PC gaming has always been a hobby of mine, I've never really found that game that, for me, ticks all the boxes.  I enjoy Battlefield, Call of Duty and other FPS (First person shooter) titles to a point but they have started to become a bit ‘samey’ over the last few years so its time to try something a little different.

Over the years, I have enjoyed simulation type 'games' up until a couple of years ago have played Elite:Dangerous for hours.  Since this lost its attraction I've not ventured into the flight simulators - that is until a couple of weeks ago when I was asked to design and build a machine capable of running the all new Microsoft Flight Simulator 2020 to the max.  Here's how it went:

The recommended system specifications for the flight simulator are, well, demanding to say the least.  At the time of writing this page (30/9/20), the recommended system requirements are:

  • Requires a 64-bit processor and operating system

  • OS: Windows 10

  • Processor: Intel i5-8400 | AMD Ryzen 5 1500X

  • Memory: 16 GB RAM

  • Graphics: NVIDIA GTX 970 | AMD Radeon RX 590

  • DirectX: Version 11

  • Storage: 150 GB available space

Now from experience, the above specs seem really achievable for a lot of systems but in reality to get the most out of the simulator, a far more beefier spec is required. 

The first thing to do is make sure you have a sufficiently large NVME M.2 SSD drive to store the files necessary to run the sim.  You can install to a standard drive, but the Sim accesses an enormous amount of data to set up a flight path and having a M.2 really helps with the loading.  I recommend a minimum of 500gb but preferably 1Tb as the Sim itself is a 108Gb download - that's without the add ons that are available and will start to come thick and fast now its been fully released.  We've just had the first 'World Update' which focused on Japan and added tons of new content including points of view, places of interest and several high quality airports to fly to and out of.


So with the drive all done, now its time for the rest of the system.  I've gone with a Ryzen 7 3700X which will be run from a AsRock Phantom Gaming 4 motherboard.  This is a B550 chipset which gives us PCIe v4 for future expansion and has proven reliability.  The Ryzen 7 is a beast in its own right - 8 cores, 16 threads with 4.4Ghz boost should give us the gaming headroom we need. We've also gone with 32Gb of Corsair Vengeance DDR4 RAM.  The 16Gb on the recommendation I found to be a little too small given the amount of data the Sim uses, so we've update that.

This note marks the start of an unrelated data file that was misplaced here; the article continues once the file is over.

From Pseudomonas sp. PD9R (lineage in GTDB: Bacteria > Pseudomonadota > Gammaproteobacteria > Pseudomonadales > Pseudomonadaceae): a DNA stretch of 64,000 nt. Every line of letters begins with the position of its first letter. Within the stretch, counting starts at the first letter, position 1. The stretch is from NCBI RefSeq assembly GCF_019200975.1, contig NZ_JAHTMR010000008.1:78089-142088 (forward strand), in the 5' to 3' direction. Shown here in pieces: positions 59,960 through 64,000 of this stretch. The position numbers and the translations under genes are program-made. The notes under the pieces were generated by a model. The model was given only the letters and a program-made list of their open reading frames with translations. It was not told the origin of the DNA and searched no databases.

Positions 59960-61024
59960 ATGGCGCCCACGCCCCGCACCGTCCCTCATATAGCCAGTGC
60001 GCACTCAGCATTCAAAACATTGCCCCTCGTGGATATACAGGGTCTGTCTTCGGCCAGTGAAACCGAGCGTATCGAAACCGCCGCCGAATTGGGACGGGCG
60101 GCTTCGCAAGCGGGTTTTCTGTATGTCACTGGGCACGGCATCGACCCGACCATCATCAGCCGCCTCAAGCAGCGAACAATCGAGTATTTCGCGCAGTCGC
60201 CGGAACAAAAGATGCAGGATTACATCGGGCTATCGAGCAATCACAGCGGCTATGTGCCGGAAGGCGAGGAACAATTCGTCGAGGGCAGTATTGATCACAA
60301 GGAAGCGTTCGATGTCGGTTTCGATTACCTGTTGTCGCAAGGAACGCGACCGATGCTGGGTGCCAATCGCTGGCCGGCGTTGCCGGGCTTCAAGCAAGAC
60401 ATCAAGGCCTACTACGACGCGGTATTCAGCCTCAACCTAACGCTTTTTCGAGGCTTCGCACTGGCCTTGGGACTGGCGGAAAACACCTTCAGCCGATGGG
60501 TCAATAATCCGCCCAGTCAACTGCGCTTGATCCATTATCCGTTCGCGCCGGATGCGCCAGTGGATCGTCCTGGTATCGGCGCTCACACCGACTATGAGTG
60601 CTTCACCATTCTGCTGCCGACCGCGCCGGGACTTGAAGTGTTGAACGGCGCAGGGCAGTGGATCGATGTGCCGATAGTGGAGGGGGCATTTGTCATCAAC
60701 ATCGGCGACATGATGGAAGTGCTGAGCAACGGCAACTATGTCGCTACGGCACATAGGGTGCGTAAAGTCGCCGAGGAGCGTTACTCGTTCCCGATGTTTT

The power of the graphics comes from a GeForce RTX 2080 super - we've gone for an EVGA branded model as their follow-up support is excellent.  This provides the BHP to really push Sim along.  It offers Realtime ray tracing and good cooling for long term use.  To power this, we need a reliable power supply, so I've turned to my supplier of choice - Corsair.  They do an RM850 with 80 plus Gold certification so I know well get a reliable power delivery at great efficiency.  To combat heat, again a Corsair solution was employed - h100i iCue supported AIO water cooler was mounted which keeps the temperatures as low as possible.  All this was mounted inside a Gamemax Black Diamond gaming case with some nice RGB lighting for that 'wow' factor. Of course Windows 10 Home 64bit was used as the operating system.


A flight simulator would not be the same without the means to see and 'feel' it.  The build is topped off with a Iiyama 27 inch Black Hawk gaming monitor and a Saitek/Logitech Flight Simulator Yoke and throttle kit. With the system built, tested and delivered the proud owner can now take to the skies in arguably the best flight simulator currently on the market.


This is an in game shot taken form the new flight sim.  The visuals are stunning and you can see the need for a powerful system to make it shine.

The Simulator not only excels in the visual department but in the technical department too.  It uses real life live weather and ATC traffic information.  This means if there is a storm in Sweden, you can fly to these coordinates and experience the effects this has on the aircraft and teach yourself to over come them - whether this is in a small 2 seat Cessna or a 787 Dreamliner!

With Realtime traffic and multiplayer capability you get to fly with the real life planes that are on their own flight path and also with other pilots within the simulator environment - a truly remarkable achievement.


New owner Richard taking the Cessna 152 for spin


Flight Sim is much more of an experience with a suitable Yoke and throttle control system

Microsoft Flight Simulator 2020 is a remarkable piece of software with hours and hours or playability.  Whether its a quick trip from Shobden to Birmingham (as is underway in the images above) or a long haul trip from New York to Dubai taking in all the vistas along the way, there is so much for anyone.  Its suitable for a beginner (me!) or an experienced pilot and is available now on Steam, Microsoft Store or via the link below direct from Amazon digital

Pictures of Richard and his new system used with his kind permission

Adding the flight control Yoke makes a huge difference to the immersiveness of the Simulator and in actual fact, its an absolute must to get the best out of it.  The one used in the pictures above is the Logitech G945 flight control and throttle and is a great piece of kit and well worth the money. Its designed to look like the controls from a Cessna of which there are several versions in the Sim.  To get your hands on one, please click the link to purchase from Amazon.

If you are interested in a system like the one showcased here, please contact us for more details and a personalised quotation.  All our Sabre systems come with a 2 year warranty and backed up with excellent support and are customisable and upgradable for future compatibility.